Looking at English Grades

For most of my professional life, the English language has been a tool that I used unthinkingly, subconsciously.  It’s been good to me, good for me – and now, as a retiree on the school board, I’m consciously looking at it . . . mostly because it isn’t so easy for all the kids.  I think it’s a language that is easier to use subconsciously than consciously.

I don’t know if anyone else was challenged in “diagramming a sentence.”  It’s something I missed – it included drawing lines under nouns and verbs and showing which was what.  Somehow, I didn’t need it to get the language right, but I needed it to get passing grades.  I finally got in the habit of translating the sentence into Spanish, diagramming the Spanish sentence, then moving the lines back onto the assignment page.  I genuinely feel for the kids who have problems with English.

The Philologist folks provide a lot of data that shows why the English language isn’t all that consistent.  The island had a lot of invasions over the past couple or three millenia, and those invasions and word exchanges are still providing challenges in elementary schools across the English-speaking world.  One example might be the words “shirt” and “skirt” – originally, the terms were interchangeable – “shirt” grew from the Germanic Anglo-Saxon, while skirt developed from the Norse (think Vikings) occupation.  I’ve seen estimates that we still use somewhere on the light side of a thousand words that came in from the Viking occupation.  Writing from memory, until the Vikings added the g sound to the end, there wasn’t a distinguishable difference between eye and egg.  Husband is a word from those Vikings (though wife remains stubbornly Anglo-Saxon).  Club was a Norse addition.  The Vikings gave us the term “sky.”  Our pronouns “they and them” came from old Norse, letting us pick Viking pronouns for our “preferred pronouns.”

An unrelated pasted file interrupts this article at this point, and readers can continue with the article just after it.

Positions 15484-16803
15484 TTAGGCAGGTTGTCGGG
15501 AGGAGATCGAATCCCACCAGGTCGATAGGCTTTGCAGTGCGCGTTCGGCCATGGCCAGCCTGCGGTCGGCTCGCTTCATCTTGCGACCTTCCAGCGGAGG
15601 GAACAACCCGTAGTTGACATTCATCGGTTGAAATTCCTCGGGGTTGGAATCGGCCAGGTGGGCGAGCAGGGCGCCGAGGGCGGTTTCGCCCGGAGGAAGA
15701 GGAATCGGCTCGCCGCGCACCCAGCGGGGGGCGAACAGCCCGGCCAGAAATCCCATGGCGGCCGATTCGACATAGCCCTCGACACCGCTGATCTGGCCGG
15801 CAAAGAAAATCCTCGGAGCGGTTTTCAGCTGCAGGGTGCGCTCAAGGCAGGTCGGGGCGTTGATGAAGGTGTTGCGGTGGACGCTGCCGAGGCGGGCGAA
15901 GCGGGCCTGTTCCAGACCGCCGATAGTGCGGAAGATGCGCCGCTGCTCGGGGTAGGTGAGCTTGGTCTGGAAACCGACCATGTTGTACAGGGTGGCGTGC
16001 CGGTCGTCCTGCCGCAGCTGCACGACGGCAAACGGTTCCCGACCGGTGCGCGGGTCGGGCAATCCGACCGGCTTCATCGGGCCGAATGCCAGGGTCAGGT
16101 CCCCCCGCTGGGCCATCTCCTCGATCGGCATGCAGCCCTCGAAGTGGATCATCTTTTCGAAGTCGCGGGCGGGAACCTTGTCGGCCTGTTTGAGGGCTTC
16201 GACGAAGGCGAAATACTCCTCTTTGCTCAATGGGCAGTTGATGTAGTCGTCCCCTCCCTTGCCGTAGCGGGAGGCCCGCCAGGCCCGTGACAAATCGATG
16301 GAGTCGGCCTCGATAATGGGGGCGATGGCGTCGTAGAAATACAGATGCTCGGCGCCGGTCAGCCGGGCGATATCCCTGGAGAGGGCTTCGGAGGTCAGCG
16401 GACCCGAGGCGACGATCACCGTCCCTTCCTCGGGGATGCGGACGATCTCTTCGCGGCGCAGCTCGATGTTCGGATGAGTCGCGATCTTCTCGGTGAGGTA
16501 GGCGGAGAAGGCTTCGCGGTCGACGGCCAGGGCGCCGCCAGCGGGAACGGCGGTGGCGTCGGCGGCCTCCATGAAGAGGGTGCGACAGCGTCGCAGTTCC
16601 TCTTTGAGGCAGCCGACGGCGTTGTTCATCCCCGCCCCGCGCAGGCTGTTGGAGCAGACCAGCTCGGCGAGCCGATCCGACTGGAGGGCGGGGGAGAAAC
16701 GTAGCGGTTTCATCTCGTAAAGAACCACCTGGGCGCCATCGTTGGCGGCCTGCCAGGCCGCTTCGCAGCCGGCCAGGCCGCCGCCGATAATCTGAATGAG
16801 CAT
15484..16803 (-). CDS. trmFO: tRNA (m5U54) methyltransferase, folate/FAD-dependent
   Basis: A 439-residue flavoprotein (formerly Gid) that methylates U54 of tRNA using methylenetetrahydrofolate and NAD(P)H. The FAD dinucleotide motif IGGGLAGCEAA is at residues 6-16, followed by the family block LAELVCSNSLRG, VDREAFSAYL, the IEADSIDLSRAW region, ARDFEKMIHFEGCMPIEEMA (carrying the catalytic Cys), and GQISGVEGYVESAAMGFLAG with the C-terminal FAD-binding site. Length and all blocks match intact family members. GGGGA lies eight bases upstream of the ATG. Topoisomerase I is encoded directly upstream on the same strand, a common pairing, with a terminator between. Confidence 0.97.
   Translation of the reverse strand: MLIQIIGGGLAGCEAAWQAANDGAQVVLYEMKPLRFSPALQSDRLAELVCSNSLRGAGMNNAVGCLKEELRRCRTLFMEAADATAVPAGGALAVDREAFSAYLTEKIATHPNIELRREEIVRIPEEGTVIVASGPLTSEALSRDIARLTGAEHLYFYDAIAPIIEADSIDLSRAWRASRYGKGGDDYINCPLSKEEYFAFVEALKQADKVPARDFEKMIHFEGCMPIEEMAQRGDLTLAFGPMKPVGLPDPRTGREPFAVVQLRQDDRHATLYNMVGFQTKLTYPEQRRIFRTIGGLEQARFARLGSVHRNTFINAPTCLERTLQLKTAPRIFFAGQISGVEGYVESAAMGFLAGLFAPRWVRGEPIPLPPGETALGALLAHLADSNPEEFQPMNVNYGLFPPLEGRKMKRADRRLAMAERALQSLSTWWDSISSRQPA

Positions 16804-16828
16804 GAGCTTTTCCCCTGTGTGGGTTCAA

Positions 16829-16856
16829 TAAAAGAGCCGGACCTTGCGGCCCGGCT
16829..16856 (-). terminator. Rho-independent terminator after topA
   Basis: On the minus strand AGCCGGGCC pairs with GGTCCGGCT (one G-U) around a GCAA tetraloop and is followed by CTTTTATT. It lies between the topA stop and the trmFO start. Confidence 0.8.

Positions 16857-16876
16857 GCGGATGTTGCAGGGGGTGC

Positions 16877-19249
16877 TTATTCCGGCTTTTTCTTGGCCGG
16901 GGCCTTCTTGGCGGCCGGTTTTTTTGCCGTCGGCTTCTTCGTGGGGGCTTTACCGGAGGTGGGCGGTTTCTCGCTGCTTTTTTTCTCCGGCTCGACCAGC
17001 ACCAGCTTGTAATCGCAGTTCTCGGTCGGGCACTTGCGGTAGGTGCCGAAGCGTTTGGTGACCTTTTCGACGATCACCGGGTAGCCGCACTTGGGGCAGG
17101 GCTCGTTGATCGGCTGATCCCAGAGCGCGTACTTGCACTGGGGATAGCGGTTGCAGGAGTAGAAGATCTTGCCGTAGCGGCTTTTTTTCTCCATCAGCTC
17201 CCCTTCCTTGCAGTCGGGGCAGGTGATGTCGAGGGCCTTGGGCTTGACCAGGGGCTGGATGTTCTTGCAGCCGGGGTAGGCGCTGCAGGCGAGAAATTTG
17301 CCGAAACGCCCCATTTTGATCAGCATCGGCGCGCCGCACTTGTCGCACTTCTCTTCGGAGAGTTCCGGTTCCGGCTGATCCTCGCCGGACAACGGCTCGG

Still only about a third of English words have Anglo-Saxon origins – about 40% were originally French (but brought in by the Norman French, with their Norse roots and accents).  Another 15% of our language comes from the Italians (Romans) who occupied the island earlier. Very little remains from the original British inhabitants, and the Gaelic of Scotland and Ireland never influenced English all that much.

Our teachers provide an alphabet of 26 letters – but (if I recall correctly) in the days before printing presses you needed about 35 letters to write English . . . phrases like “Ye Olde Public House” only came about when printers no longer had the letter for “th” and substituted a “y” for a no longer existing letter that resembled a lollipop.  It never had a Y sound . . . it was just a 2 letter way of writing “the.”  Kind of like the texting abbreviations that have grown because of text messaging on the cell phone.  When a European invention (the printing press) removed a quarter of the letters from the alphabet, it’s no wonder that standardized spelling has taken a long time to catch up – and still is hard for our schoolkids to master.  It is painful to see that students continue to pay that price of progress in D and F letter grades in Spelling.

So our classrooms teach about synonyms and homonyms – and the first real explanation I recall was when I studied Sapir’s writings on linguistics as a senior in college.  Like the kids I notice today, I just suffered with partial explanations.  I think the most frustrating thing this week is realizing that I lack the ability to explain the challenges any better than I have in this article.  Obviously, our language doesn’t stand still.

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